What is a coin proof set? The double-struck coins came as a set. They were rarely sold as individual coins. The following are the years during which they were/are available:
- Between 1936 and 1972, six-coin and five-coin sets were available, comprising a nickel, cent, quarter, dime, and half a dollar.
- Starting from 1973 and until 1981 and post-2000, a dollar coin was added to the mix.
- The proof sets from 1999 to 2008 consisted of five unique 50 State quarters.
- A couple of Clark and Lewis nickels were thrown in the 2004 to 2005 series.
- The 2007 to 2016 sets also included Presidential dollars.
- The sets from 2010 to 2021 comprise “America the beautiful quarters”, depicting various monuments and national parks.
The coin is typically sold as proof sets, which come with the official certificate of authenticity from the U.S. Mint.
Also, certain sets may be put together by some third parties to include specific coins that may not be readily available in the government-issued assortments.
Not all proof coins are in the same physical condition. Though the packaging and meticulous handling render the coins almost impervious to dings and dangs, not all proof coins are spotless and speckless. As mentioned earlier, older proof coins may not be as clean as their contemporary counterparts.
Certification agencies grade and allocate alphanumeric ratings to the coins. A PR70 grade is considered the highest, denoting “perfect condition”. A PR69 status is deemed low, imputing deficiencies in the striking, detailing, and other physical characteristics of the piece.
How Do Uncirculated Coins Compare to Proof Coins?
The U.S. Mint manufactures different types of coins. Primarily, there are four coin types: circulating, uncirculated, proof, and bullion coins. (We’ll not be discussing currency and bullion coins here).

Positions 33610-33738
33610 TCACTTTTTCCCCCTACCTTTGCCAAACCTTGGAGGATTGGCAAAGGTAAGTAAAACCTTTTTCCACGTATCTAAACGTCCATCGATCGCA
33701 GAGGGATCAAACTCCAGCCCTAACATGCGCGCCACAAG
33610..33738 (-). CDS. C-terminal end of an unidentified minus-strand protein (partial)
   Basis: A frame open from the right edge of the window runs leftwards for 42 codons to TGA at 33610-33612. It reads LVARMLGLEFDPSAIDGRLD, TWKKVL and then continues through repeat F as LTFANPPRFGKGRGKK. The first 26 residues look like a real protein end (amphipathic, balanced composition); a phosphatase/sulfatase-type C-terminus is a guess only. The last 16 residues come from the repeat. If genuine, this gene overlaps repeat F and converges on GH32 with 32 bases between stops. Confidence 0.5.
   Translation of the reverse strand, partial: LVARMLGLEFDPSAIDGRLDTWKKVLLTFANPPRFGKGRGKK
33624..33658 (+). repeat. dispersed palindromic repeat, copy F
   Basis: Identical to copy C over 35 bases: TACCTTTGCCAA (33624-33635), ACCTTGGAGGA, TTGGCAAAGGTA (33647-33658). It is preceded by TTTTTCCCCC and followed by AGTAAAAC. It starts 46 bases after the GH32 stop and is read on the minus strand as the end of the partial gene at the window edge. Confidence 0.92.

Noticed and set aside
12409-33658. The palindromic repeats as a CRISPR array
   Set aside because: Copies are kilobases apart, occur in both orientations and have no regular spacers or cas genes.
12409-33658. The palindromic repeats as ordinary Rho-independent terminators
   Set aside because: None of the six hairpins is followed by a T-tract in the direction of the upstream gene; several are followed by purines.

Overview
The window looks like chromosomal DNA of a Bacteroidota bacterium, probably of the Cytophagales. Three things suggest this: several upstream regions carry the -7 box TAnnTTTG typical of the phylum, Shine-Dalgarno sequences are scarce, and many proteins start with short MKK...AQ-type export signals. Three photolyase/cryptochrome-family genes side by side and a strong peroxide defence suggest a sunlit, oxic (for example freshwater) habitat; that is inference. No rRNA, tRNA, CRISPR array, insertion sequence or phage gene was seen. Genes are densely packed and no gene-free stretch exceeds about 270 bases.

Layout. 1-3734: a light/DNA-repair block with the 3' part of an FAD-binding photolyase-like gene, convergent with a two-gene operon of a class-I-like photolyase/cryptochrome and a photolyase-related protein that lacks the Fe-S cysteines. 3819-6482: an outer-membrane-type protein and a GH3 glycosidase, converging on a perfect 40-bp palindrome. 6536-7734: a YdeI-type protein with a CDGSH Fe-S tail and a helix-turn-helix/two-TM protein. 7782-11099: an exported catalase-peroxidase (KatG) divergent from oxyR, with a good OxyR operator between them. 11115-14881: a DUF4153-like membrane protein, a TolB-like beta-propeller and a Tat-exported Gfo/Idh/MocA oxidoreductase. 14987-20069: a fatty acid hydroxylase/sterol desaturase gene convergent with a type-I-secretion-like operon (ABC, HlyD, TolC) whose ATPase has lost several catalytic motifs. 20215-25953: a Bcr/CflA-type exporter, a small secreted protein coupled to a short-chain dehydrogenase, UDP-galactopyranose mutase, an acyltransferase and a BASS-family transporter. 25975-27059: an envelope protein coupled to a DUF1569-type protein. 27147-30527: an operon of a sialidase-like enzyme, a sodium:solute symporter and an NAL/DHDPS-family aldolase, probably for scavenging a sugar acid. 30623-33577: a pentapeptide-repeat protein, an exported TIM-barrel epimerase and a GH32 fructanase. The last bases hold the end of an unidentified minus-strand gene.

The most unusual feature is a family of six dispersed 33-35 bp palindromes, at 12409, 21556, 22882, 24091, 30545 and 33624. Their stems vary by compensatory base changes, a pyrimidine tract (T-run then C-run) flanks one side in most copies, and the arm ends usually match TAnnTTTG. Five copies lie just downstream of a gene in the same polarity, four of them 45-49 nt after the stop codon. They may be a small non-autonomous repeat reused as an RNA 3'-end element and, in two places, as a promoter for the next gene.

Contrary to general perception, the different pennies the U.S. Mint makes differ from each other at the manufacturing phase itself. The disparities in the materials used and the designs come in only later.
What is an uncirculated coin? An uncirculated coin is modeled after every coin that enters circulation during a given year. Uncirculated coins are not meant for use as fiat money and are packaged specially for collectors. But it’s not wrong or illegal to use it as currency. Not to mention, uncirculated coins are highly collectible.
The United States Mint has been producing uncirculated coins since 1947. Because the coins are “uncirculated”, they are usually devoid of scratches and usage marks typically identified with circulating coins. That implies the uncirculated variants are almost always in mint condition.
All of the above might indicate proof and uncirculated coins are the same. But that’s not the case. The following are ways in which the two differ from each other:
Uncirculated coins are struck the same way as circulated coins but on specialty blanks or specially burnished blanks. The brilliant uncirculated coins are specially treated to achieve their trademark matte-like, soft appearance.
The coins are subjected to a marginally higher coining force, special cleaning post-stamping, and early die striking. When compared to proof coins, uncirculated coins aren’t hand-polished, and the inspection process is usually not as meticulous.
The Looks and Grading
Compared to proof coins, uncirculated coins are not as flashy, but they certainly do not look typical.
Unlike proof coins, uncirculated coins have an identical finish on both sides. They have a sheen to them, which sits somewhere between “glossy” and “frosted”. And because the coins do not undergo rigorous inspection, a blemish or two cannot be completely ruled out with them.
Like proof coins, uncirculated coins are also graded for their physical condition. The grading system or range starts from AG-3 (About Good) to MS-70 (Perfect Uncirculated).